Edit: To add some more general feedback about Reddit advertising, my feeling is that right now they're the worst of both worlds (self-serve and account managers). Most platforms buy me lunch to ask what I want to do with them, some, like Facebook, make me book in manually, but with that manual work comes the added value of the options they give - with Reddit you have to do it all yourself while getting hardly any flexibility. (And even with Facebook, I still have an account manager, an account strategist and a technical account manager, all three of whom are reachable on mobile any time they're needed even outside office hours.) I get that Reddit self-serve is still young, and I've heard talk of improvements on the way (such as paying CPM rates), but right now it just feels far too amateur to keep my attention - from the selling all the way through to the reporting - despite the fact that I use Reddit myself.

> wasn't optimistic that it could give good results.

That's what it came down to for me, I'm not optimistic that I'll ever get great results spending $30 a day advertising a $2 app to Redditors.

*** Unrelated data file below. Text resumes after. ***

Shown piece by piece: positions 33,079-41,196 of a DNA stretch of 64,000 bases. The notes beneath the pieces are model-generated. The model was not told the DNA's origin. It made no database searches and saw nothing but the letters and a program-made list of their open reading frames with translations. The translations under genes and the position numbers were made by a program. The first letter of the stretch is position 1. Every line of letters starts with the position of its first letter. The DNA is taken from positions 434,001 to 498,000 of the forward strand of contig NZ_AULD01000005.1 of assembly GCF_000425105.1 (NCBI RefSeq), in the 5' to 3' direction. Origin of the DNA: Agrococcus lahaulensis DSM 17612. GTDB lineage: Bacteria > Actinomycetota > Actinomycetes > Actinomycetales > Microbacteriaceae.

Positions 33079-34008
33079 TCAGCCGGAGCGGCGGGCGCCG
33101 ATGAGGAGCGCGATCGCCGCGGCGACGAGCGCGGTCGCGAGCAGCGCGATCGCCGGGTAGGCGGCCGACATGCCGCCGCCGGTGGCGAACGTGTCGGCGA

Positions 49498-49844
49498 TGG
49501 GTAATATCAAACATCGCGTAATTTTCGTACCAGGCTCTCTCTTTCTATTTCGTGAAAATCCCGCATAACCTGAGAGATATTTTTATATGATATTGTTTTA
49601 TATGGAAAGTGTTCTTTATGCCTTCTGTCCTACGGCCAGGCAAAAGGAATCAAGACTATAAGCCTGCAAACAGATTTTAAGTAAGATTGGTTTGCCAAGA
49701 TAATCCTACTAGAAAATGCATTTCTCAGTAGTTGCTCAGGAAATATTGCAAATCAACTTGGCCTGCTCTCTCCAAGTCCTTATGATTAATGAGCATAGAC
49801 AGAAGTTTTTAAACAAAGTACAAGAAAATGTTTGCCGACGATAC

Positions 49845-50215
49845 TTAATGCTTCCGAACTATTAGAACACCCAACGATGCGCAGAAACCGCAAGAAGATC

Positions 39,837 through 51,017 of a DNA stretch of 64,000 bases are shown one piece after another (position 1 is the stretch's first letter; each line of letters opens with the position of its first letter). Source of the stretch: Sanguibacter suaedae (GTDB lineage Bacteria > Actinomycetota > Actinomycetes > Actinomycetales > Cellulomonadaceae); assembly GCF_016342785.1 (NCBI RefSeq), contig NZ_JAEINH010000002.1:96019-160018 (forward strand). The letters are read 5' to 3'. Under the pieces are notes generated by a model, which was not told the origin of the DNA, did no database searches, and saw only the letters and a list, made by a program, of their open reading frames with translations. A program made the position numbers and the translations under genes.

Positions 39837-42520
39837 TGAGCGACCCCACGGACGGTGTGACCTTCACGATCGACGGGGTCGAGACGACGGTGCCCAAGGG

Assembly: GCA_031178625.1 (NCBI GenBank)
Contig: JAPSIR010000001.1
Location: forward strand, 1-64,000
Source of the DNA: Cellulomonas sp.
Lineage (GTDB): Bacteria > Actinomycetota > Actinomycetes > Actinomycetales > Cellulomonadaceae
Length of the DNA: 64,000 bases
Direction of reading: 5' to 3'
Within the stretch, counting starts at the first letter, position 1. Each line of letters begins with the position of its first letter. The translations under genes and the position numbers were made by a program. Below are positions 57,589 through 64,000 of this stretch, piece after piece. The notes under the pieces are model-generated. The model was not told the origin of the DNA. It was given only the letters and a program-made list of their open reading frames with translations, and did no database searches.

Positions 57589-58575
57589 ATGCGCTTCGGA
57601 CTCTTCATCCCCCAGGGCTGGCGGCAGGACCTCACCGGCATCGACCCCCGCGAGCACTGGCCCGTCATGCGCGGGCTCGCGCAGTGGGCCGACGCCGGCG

But yes, the $30 / 1 day data isn't large enough to draw any real conclusions.

> But yes, the $30 / 1 day data isn't large enough to draw any real conclusions.

It's your business and one primary reason you are where you are is that you've used your "nose for business" along the way to make judgments - judgments, I'm sure, that in many cases could be classified as "Not enough data to make a conclusion" yet you made a conclusion, were right, and here we are. If you think that the data tells you that it's not a worthwhile place to advertise, then go with that. The statisticians and internet commenters with nothing at stake will always ask for "proof" (in terms of trial runs, # of impressions, 30 days, etc) but never forget that you are where you are because of your decision making ability...

And just to be clear, I'm not trying to disrespect/discredit/etc corin_'s comment - mine is just a general comment meant to say that "educated intuition" is just fine when you are a business person running a very small business.

No disrespect taken - just to clarify, I did similar to him in terms of not spending enough to judge fully but deciding not to commit more time/money into finding out, and think that's a fine (and often necessary) way of doing business, even for people like me who are spending six figures a month on advertising, not just for small businesses.

My bigger point was just that while individuals can make these judgement calls, their experiences shouldn't necessarily be looked at by others. The problem with blog posts like these is that too many people will look at them and think "so that's the CTR/eCPC/etc. price I can expect" or "those results are what I can expect", without realising that at a $30 spend it's pretty irrelevant to them.